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Weekly fundamentals – From building blockchains™ to building businesses

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Introduction

This week’s newsletter covers the rapidly growing Blockchains (L2) market sector. We zoom out and reflect on how the sector came to be, how it has evolved over the past four years, and highlight a few emerging trends that we’re seeing in the market.

Let’s jump in!


The Ethereum L1 has hit its capacity limit and needs to scale vertically.

It was clear from the very beginning that a single chain, here the Ethereum L1 chain, could never scale to a point where the global economy could run on it. As a result, Vitalik laid out an L2-centric scaling roadmap, which describes how Ethereum scales vertically through thousands of L2 chains that are all technically and/or brand-wise connected to the main L1 chain. This vision has gone from R&D to reality over the past four years, as Ethereum L2s today host close to ~10m MAUs vs. Ethereum L1’s ~6m MAUs.

L2 chains are easy to launch, offer cheaper fees, unlock new use cases, and thereby attract more users than the L1 chain.

Many RaaS (Rollup as a Service) entrepreneurs saw the clear product-market-fit of L2s, but also the struggles that teams encountered when deploying their own chains. Today, we’re at a point where it’s as easy for teams to deploy their own L2 chain, as it is for them to deploy a smart contract on the Ethereum L1 chain. This ease of development has led to a plethora of new launches, many of which would not have been possible without access to more cost-efficient L2 blockspace.

As the infrastructure gets commoditized, the focus shifts to building sustainable onchain businesses.

Given how easy it is for application developers to deploy an L2 chain today, the market is finally starting to pay attention to entrepreneurs that build high-growth, sustainable onchain businesses instead of blockchains™. The most successful L2s think of themselves as startups, not novel data structures that solve the inherent scalability limitations of the L1. These projects seek (i) growth, and improved ways to (ii) monetize, and (iii) save on costs.

The L2 stack gets (at least temporarily) unbundled as a result of Ethereum L1’s high fees.

The first wave of Ethereum L2s, like Optimism and Arbitrum, were really closely tied to (“aligned with”) the Ethereum L1. Turns out that this alignment is extremely expensive to maintain – both Optimism and Arbitrum pay millions of dollars (in ETH) per month to Ethereum for the right to settle their transactions on the main chain. Again, many entrepreneurs saw the “Ethereum L1’s fat margin as their opportunity”. Protocols like Celestia and EigenLayer aim to "unbundle the L2 stack", by providing services to L2s at ~100-1,000x cheaper prices than the Ethereum L1 can – this competition is also likely to speed up the Ethereum L1 core development.

General-purpose chains build “movements”, whereas application-specific chains build user-facing products.

From a business PoV, there are two types of L2 chains: general-purpose & application-specific. Similarly, from a technical PoV, there are 2 types of L2 chains: optimistic & ZK. Roughly speaking, general-purpose L2s intend to "build a new asset Hub for the Internet", whereas application-specific L2s aim to "build the best possible user experience for XYZ use case." In both cases, the L2 architecture is merely an "extension" of the core team's original vision for the product.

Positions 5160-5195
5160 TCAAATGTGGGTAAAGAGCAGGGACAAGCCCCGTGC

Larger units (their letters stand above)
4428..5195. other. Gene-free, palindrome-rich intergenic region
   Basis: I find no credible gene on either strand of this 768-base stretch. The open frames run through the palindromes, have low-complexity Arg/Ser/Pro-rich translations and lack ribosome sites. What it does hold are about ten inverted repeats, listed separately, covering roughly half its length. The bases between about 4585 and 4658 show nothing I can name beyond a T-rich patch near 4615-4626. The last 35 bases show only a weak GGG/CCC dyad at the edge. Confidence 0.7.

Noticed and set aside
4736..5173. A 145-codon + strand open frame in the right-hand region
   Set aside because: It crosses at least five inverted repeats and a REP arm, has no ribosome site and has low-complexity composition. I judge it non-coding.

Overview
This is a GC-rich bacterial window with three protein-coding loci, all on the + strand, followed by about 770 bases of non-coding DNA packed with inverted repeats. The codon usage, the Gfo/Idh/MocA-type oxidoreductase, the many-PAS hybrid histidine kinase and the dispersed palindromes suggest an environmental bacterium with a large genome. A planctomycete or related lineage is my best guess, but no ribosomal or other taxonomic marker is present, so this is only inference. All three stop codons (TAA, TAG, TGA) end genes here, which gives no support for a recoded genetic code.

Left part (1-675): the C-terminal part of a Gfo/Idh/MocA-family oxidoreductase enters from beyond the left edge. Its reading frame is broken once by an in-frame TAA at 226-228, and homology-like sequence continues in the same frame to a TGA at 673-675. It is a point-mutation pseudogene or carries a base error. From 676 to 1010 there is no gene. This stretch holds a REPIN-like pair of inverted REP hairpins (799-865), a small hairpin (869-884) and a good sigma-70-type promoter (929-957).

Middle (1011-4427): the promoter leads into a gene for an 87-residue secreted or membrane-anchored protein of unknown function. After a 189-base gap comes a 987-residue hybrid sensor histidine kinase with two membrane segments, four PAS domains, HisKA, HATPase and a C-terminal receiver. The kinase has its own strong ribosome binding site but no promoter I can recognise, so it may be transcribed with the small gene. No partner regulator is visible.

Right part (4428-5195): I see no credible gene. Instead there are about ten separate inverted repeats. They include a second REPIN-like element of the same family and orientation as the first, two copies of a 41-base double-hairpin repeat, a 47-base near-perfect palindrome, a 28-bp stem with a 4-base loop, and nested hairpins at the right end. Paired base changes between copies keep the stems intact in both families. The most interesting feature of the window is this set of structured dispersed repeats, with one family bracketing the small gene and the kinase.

The general-purpose L2 market is likely a “winner takes most” market, given the similarities in technical architectures between competing projects.

As is the case for many other markets, the general-purpose L2 market sector tends to obey a power law, where a few successful L2s capture a majority of the mind and wallet share of users. The below screenshot highlights the current top contenders among general-purpose Ethereum L2s.


🤝 The Token Terminal Data Partnership

An end-to-end onchain data analytics offering for L1s, L2s, and appchains. As part of the Data Partnership, we run nodes for your chain and make the chain’s data available in raw, decoded, and standardized formats across all of our platforms and data products.

Customer story: Matter Labs (zkSync)


Meet us at ETHDenver next week!

The authors of this content, or members, affiliates, or stakeholders of Token Terminal may be participating or are invested in protocols or tokens mentioned herein. The foregoing statement acts as a disclosure of potential conflicts of interest and is not a recommendation to purchase or invest in any token or participate in any protocol. Token Terminal does not recommend any particular course of action in relation to any token or protocol. The content herein is meant purely for educational and informational purposes only, and should not be relied upon as financial, investment, legal, tax or any other professional or other advice. None of the content and information herein is presented to induce or to attempt to induce any reader or other person to buy, sell or hold any token or participate in any protocol or enter into, or offer to enter into, any agreement for or with a view to buying or selling any token or participating in any protocol. Statements made herein (including statements of opinion, if any) are wholly generic and not tailored to take into account the personal needs and unique circumstances of any reader or any other person. Readers are strongly urged to exercise caution and have regard to their own personal needs and circumstances before making any decision to buy or sell any token or participate in any protocol. Observations and views expressed herein may be changed by Token Terminal at any time without notice. Token Terminal accepts no liability whatsoever for any losses or liabilities arising from the use of or reliance on any of this content.

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